can be classified into two general categories, namely, the microscopic approaches and the macroscopic ones. Microscopic models usually focus on a short spatial and temporal scale and evaluate the impact of various technical aspects (e.g., mobile data offloading[14, 49], femtocells , network selection mechanisms for users [12, 2], cooperative spectrum access schemes for primary and secondary users in cognitive radio networks [25, 42, 45], and multihop access paradigms ) on the performance of a network, providers, and users satisfaction. These modeling approaches can be detailed and accurate but usually not scalable or amenable to theoretical analysis. On the other hand, macroscopic approaches focus on larger-scale phenomena and make various simplifications [18, 30, 31, 28, 17]. For example, they may consider a homogeneous user population and model the aggregate user behaviour (e.g., traffic demand, QoS preferences [34, 33]), trading the accuracy for scalability and tractability.
To the best of our knowledge, the proposed framework is one of the few game-theoretical approaches that models the users, network, and providers in detail. For example, it models relatively large-scale networks (at the BS level), the user demand, profile (e.g., sensitivity to the price and QoS, rationality and loyalty to certain providers), handovers, and mobility pattern. In our earlier work, we developed an event-based simulator of a wireless access duopoly that could be executed at multiple levels of detail from the microscopic to the macroscopic one . However, no analytical results were derived for the user and provider equilibriums or the offered QoS and the generalization of the framework for a larger number of providers and dataplans was difficult. Our following work provided an analytical methodology for computing the Nash equilibriums (NEs) of users and providers in a wireless oligopoly at the macroscopic level . Unfortunately its extension at higher levels of detail was challenging due to various technical difficulties.
As mentioned in the introduction, this work extends our earlier papers and the state-of-the-art in the following ways: (1) It enables providers to model users at different levels of detail and analytically computes the equilibriums of users and providers. (2) It employs a detailed model of the network. (3) It allows providers to offer several dataplans depending on user traffic demand and models the user-decision making, capturing important aspects of customer behaviour. (4) It relaxes the assumption about the user rationality in selecting providers and dataplans.
5 Conclusions and future work
The proposed multi-layer two-stage game-theoretical modelling framework for wireless markets distinguishes different customer groups and models their decision making process. It also models providers with different capacities in their wireless infrastructure and degrees of knowledge about the customer population. The providers can offer multiple dataplans. To capture the user-decision making more realistically, the framework also models the “stickiness” to a provider.
Under a macroscopic view of the market, providers make suboptimal decisions. When providers model the customer population in a higher detail, they can improve their revenue. Gains also exist when providers offer a larger number of dataplans. In the case that the customer willingness to pay and tolerance on low data rate are independent, if providers share the same level of knowledge about users, their competition may become more severe, resulting in revenue loss. Additionally, the increase of the number of dataplans may also result in revenue losses due to the similar willingness to pay of heavy and light users in such scenario. When a provider models users at a high level of detail, its revenue strongly depends on the knowledge of the other providers about users. For example, if the other providers also model the users in a high degree of detail, the competition may get enhanced, resulting to revenue loss. On the other hand, when a provider models the customers at higher level of detail compared to the others, it can achieve significant benefits. The number of disconnected users also decreases.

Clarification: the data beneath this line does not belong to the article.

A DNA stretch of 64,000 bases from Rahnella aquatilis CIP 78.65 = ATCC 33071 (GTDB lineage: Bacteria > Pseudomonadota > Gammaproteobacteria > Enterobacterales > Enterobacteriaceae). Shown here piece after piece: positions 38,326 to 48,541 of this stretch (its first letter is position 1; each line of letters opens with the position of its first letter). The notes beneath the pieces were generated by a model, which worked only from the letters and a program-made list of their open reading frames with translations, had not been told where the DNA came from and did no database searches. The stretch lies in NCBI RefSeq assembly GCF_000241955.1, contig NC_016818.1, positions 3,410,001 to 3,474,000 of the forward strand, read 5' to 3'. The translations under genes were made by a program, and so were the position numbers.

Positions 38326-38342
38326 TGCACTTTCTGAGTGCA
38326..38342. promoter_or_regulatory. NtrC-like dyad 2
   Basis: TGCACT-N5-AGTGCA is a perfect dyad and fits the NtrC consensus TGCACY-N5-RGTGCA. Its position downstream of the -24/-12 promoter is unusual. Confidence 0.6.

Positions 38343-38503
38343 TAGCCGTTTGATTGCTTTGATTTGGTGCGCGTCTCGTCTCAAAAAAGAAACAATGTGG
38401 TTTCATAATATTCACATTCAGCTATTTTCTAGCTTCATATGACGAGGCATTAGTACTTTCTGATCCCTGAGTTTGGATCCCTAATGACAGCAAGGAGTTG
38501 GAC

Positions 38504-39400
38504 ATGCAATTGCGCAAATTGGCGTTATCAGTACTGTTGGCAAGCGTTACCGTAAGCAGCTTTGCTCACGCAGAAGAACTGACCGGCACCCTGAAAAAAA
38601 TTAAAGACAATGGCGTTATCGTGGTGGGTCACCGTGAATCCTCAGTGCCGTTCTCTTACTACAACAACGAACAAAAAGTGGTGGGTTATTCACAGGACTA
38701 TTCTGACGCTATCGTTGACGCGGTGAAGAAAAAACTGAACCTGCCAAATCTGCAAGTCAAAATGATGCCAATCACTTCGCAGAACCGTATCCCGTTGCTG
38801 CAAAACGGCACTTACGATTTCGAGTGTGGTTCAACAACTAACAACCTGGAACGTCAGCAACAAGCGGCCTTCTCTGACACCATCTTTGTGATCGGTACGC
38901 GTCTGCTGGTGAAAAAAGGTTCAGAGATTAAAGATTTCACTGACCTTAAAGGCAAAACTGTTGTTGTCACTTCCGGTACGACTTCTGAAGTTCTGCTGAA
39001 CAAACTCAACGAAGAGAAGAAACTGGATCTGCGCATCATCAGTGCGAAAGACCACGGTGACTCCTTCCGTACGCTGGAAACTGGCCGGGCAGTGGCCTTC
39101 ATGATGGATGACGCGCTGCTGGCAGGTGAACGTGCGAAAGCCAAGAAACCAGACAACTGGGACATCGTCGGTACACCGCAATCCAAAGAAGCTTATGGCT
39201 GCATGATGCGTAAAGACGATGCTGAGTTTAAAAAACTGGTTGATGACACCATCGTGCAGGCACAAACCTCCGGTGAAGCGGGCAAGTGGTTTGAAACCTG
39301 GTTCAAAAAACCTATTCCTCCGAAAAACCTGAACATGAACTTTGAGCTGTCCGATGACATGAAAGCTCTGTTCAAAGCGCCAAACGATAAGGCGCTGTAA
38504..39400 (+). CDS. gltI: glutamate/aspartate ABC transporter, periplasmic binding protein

The analysis shows how providers develop their strategies and how they focus on specific customer segments. For example, often the strong provider focuses on business-type of customers, while providers with less resources attract low-profile customers. However when the capacity of the network is reached, the strong provider may develop a different strategy to attract users with low willingness to pay. Moreover offering a larger number of dataplans allows providers to charge the various customer segments more efficiently achieving a higher revenue, under the condition that the willingness-to-pay, tolerance in data rate and traffic are not independent.
Service providers can apply such tools to assess the evolution of a market, for different customer profile densities, dataplans, and traffic demand. The number of providers and their capacity may also change to evaluate their impact on the market dynamics. To address the congestion, cost reduction, and revenue generation, operators currently are also looking for attracting allies within the Internet market through sponsored data, offloading, infrastructure sharing, MVNOs, and network slicing. For example, in network slicing, an infrastructure provider offers network resources, service providers buy such resources according to the expected customer demand, and customers select the best plan/service provider. The proposed framework can be extended to analyze the dynamics and evolution of such new markets.